Children among ISIL victims found in Palmyra mass grave

Sweep of liberated ancient town also reveals thousands of bombs planted by extremists.

Syrian soldiers examine ISIL’s destruction at the historical Bel Temple in Palmyra after retaking the ancient city town from the extremist group. AP Photo / April 1, 2016.

Damascus // Syrian troops have found a mass grave containing the bodies of 42 people killed by ISIL in Palmyra.

The grave contained the bodies of officers, soldiers, members of the pro-regime militia and their relatives. Twenty-four of the victims were civilians, including three children, a military source said.

The bodies, which were found on Friday, have been taken to a military hospital in the provincial capital Homs and some have been identified.

The find came as troops continued to clear the historic town of explosives laid by ISIL before it retreated last Sunday.

A Syrian officer said the extremist militants had planted thousands of mines that they planned to set off simultaneously as the army moved in.

“All the government buildings are rigged in a network connected to the Daesh leadership headquarters,” the officer said. “The idea was that as we enter it would all go off at once, not just bomb by bomb. And there are a really huge number of bombs.”

Main streets and side roads had been rigged with explosives weighing up to 50 kilograms, he said. More than 3,000 have been safely detonated so far.

He did not say why the militants failed to set off the explosives before pulling out, but his assertion echoed comments from Syria’s antiquities chief, who said the militants intended to dynamite a greater area of the city’s 2,000-year-old ruins than they already had.

De-miners from Russia, an ally of Syrian president Bashar Al Assad, will join the clearing operation in Palmyra in a few days, the defence ministry in Moscow said.

ISIL killed executed at least 280 people in Palmyra during their nearly 10-month occupation, according to the Syrian Observatory for Human Rights, a Britain-based monitor which confirmed the discovery of the mass grave.

Nearly a week after it was liberated by Syrian regime forces backed by Russian air strikes, few of Palmyra’s up to 70,000 residents have returned.

“People fear reprisal by the regime, and also the mines planted all over the city by ISIL,” Observatory director Rami Abdel Rahman said.

“In addition, many houses were flattened by Russian air strikes before Palmyra was reclaimed.”

The recapture of Palmyra, a Unesco World Heritage site, was a symbolic and strategic coup for Mr Al Assad, who has weathered a five-year civil war with support from Russia, Iran and Lebanon’s Iran-backed Hizbollah militia. The Syrian army has said the takeover of the town would allow it to extend operations against ISIL to the east and around Raqqa, the extremists’ de facto capital.

About 70 kilometres to the west, Syrian troops on Saturday pounded the ISIL-held city of Sukhna, which the army wants to take back to consolidate its grip on Palmyra.

“If the regime takes Sukhna, it will use it as a launching pad for an operation against Deir Ezzour province” in eastern Syria, along the Iraqi border, which is mostly controlled by ISIL, Mr Abdel Rahman said.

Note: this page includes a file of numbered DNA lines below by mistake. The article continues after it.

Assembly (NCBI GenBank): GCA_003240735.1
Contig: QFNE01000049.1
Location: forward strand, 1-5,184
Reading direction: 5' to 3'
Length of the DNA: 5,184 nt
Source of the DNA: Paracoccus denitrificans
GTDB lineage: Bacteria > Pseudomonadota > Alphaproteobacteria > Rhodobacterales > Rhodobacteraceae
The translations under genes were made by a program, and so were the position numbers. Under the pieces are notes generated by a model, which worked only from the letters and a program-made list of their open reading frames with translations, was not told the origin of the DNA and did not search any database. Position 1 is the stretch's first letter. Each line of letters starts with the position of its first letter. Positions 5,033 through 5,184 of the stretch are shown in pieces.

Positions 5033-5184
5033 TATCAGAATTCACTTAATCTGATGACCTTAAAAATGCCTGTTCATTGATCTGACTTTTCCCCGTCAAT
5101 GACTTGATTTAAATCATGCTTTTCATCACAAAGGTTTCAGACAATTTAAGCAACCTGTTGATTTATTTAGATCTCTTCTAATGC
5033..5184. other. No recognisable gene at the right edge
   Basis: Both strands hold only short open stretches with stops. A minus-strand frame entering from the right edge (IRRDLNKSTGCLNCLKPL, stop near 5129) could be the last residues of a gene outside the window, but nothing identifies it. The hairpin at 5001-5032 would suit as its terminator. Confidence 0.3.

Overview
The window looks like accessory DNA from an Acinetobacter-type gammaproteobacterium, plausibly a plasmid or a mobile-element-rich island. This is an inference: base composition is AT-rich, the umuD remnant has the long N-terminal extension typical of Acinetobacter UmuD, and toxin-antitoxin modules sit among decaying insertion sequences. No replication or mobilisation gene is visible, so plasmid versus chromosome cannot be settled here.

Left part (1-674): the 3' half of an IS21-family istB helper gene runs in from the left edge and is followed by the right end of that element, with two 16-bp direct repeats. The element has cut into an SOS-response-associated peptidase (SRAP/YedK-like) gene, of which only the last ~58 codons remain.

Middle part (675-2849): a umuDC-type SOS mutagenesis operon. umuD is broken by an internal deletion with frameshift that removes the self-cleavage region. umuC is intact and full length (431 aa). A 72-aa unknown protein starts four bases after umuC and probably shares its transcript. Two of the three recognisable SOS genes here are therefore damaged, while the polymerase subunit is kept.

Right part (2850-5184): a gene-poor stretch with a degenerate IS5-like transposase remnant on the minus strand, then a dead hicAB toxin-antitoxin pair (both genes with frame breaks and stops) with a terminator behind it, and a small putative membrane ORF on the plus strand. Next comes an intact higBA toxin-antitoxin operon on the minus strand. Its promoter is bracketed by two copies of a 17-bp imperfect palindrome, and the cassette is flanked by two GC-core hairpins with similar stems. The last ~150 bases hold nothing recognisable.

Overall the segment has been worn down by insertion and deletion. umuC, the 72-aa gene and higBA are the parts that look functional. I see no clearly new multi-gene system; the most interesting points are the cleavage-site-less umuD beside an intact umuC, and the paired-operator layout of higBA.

A five-week-old ceasefire imposed by the United States and Russia, which back opposing sides in Syria’s war, has seen Damascus focus its firepower on ISIL, as the truce does not apply to them or to Jabhat Al Nusra, Al Qaeda’s Syrian affiliate.

At least 40 mostly foreign ISIL members, including 18 child soldiers, were killed in raids on Thursday on a village in Deir Ezzour province, the Observatory said.

It was one of the single highest tolls that ISIL has suffered in a single strike since it emerged in Syria in 2013, the monitor said.

ISIL has lost a string of high-ranking commanders in the past few weeks, mainly to strikes by the US-led coalition which launched a campaign against the group in 2014.

On Wednesday, a drone strike near Raqqa, most likely by the US-led coalition, killed Abu Al Haija, a Tunisian commander summoned by ISIL leader Abu Bakr Al Baghdadi from Iraq.

On Friday, the Pentagon warned that Baghdadi himself, who in 2014 appointed himself “caliph” of captured territory in Iraq and Syria, would eventually be hunted down and killed.

“Just like we found his mentor, [Abu Musab] Al Zarqawi and killed him. Just like we found the grand master of terrorism, Osama bin Laden, we killed him. We are going to find Baghdadi, and he will taste justice,” military spokesman Col Steve Warren said.

The US military is also working with “dozens” of Syrian rebels under a revamped train-and-equip programme implemented after a much-criticised initiative collapsed last year, Warren said.

While the truce has largely held, there have been reports of violations. The Observatory said the regime launched air strikes on a rebel-held town east of Damascus on Thursday, killing left 33 people including 12 children.

Qatar condemned the raids on Saturday, warning that Syrian air strikes could “torpedo” the fragile ceasefire.

In Aleppo province, Jabhat Al Nusra and allied rebels seized the town of Al Eis which overlooks a road linking second city Aleppo to Damascus, the Observatory said.

* Agence France-Presse and Reuters